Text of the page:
I have raised checkens for many years but when Covid hit, I tried to order more and found that everbody was sold out. Sensing I had become too dependant on the centralized economy to provide everything, I stopped eating our eggs and started hatching them. I built a large incubator that could handle hundreds of eggs and started a new tray each week.
Before long I had babies running around.
And we had a little help from some of our mama hens.
Six months later, I had my first generation of laying hens to sell.
We have also started eating our own chickens instead of the store-bought ones, which has been very satisfying. Our pasture-raised Wyandottes taste much better than the factory farmed birds we were used to. Beware of the hybrid broiler that cannot breed. The cornish-cross broilers are a bad idea in my opinion. They cannot self-reproduce and independantly sustain your flock. You will always be dependant on ordering new chicks. What happens when demand for them doubles? Ramping up chick production takes 6 months to a year. You might find them unobtainable. For thousands of years, we have raised chickens that reproduced on their own and gave us eggs and meat.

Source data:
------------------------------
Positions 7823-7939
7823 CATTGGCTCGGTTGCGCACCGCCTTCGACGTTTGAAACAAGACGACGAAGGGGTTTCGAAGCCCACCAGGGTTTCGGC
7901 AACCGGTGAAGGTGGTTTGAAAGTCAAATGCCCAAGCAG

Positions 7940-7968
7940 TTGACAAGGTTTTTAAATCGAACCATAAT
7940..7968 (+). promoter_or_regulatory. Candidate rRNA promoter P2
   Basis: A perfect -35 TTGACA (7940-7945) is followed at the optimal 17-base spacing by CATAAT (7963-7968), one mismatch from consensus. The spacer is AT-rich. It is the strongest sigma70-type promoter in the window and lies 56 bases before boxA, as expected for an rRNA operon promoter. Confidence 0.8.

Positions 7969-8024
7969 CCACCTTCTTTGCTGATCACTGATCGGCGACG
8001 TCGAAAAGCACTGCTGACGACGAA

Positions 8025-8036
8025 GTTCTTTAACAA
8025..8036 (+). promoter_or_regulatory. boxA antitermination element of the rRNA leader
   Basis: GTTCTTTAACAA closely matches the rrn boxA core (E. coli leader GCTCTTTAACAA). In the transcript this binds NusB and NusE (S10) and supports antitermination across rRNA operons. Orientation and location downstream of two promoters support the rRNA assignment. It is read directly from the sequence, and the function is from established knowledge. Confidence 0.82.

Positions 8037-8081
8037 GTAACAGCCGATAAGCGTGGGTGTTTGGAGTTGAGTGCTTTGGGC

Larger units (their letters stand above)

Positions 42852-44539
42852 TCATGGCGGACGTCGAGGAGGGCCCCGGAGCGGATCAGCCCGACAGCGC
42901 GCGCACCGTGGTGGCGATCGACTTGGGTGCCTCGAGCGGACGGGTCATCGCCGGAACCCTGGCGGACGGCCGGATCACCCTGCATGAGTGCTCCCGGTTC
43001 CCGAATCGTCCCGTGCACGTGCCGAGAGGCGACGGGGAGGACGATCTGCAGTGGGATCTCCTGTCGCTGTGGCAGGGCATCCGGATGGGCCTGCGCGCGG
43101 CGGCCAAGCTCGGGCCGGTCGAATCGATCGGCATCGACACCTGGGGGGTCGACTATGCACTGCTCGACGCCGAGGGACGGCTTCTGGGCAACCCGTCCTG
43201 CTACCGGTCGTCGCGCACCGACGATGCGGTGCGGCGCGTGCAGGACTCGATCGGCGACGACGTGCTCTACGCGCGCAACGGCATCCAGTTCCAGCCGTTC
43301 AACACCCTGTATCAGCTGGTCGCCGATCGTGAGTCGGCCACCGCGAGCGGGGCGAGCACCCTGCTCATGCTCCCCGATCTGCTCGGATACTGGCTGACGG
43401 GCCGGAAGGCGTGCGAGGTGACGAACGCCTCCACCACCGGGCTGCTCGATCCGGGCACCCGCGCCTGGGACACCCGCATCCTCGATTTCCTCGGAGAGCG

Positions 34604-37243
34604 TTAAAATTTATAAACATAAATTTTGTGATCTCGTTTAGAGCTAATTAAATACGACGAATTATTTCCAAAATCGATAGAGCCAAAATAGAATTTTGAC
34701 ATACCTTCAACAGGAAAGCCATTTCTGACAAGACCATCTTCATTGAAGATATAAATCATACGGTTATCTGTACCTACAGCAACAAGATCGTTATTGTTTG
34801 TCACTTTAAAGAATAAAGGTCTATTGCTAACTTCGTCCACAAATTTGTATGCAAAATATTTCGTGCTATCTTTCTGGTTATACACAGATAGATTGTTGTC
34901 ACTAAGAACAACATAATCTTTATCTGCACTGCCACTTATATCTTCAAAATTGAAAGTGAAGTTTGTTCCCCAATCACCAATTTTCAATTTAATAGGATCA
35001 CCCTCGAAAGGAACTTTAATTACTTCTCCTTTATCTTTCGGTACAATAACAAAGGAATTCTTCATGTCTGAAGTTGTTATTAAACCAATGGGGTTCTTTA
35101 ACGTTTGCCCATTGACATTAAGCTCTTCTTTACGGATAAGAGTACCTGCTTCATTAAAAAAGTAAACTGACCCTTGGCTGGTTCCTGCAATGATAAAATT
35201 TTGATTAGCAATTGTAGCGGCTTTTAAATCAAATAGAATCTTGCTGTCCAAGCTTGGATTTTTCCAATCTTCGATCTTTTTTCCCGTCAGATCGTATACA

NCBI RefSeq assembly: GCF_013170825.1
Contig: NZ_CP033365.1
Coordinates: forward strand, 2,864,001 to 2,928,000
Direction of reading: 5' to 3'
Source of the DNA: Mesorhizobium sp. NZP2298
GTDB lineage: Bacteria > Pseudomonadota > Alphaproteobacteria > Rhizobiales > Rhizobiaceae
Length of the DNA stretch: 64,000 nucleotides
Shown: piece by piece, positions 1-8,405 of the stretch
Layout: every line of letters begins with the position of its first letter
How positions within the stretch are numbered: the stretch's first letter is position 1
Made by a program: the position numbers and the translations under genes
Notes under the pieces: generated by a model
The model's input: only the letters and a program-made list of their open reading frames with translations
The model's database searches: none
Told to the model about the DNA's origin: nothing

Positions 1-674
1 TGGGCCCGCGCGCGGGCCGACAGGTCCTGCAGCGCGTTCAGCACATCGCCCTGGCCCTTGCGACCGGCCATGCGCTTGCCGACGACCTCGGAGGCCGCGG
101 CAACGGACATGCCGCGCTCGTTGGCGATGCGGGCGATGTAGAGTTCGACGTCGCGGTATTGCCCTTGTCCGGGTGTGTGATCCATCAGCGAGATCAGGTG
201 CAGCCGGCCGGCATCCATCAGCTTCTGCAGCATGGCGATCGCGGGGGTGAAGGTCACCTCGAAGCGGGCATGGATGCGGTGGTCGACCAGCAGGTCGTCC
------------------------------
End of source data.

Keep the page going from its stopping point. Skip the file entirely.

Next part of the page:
Going forward, my goal is to grow the majority of our chicken feed. I am currently using free range and sprouted grain but I worry that even organic grain farmers have been found to use Glyphosate. I will be planting a number of crops that can sustain chickens through the winter if possible.


Will Welker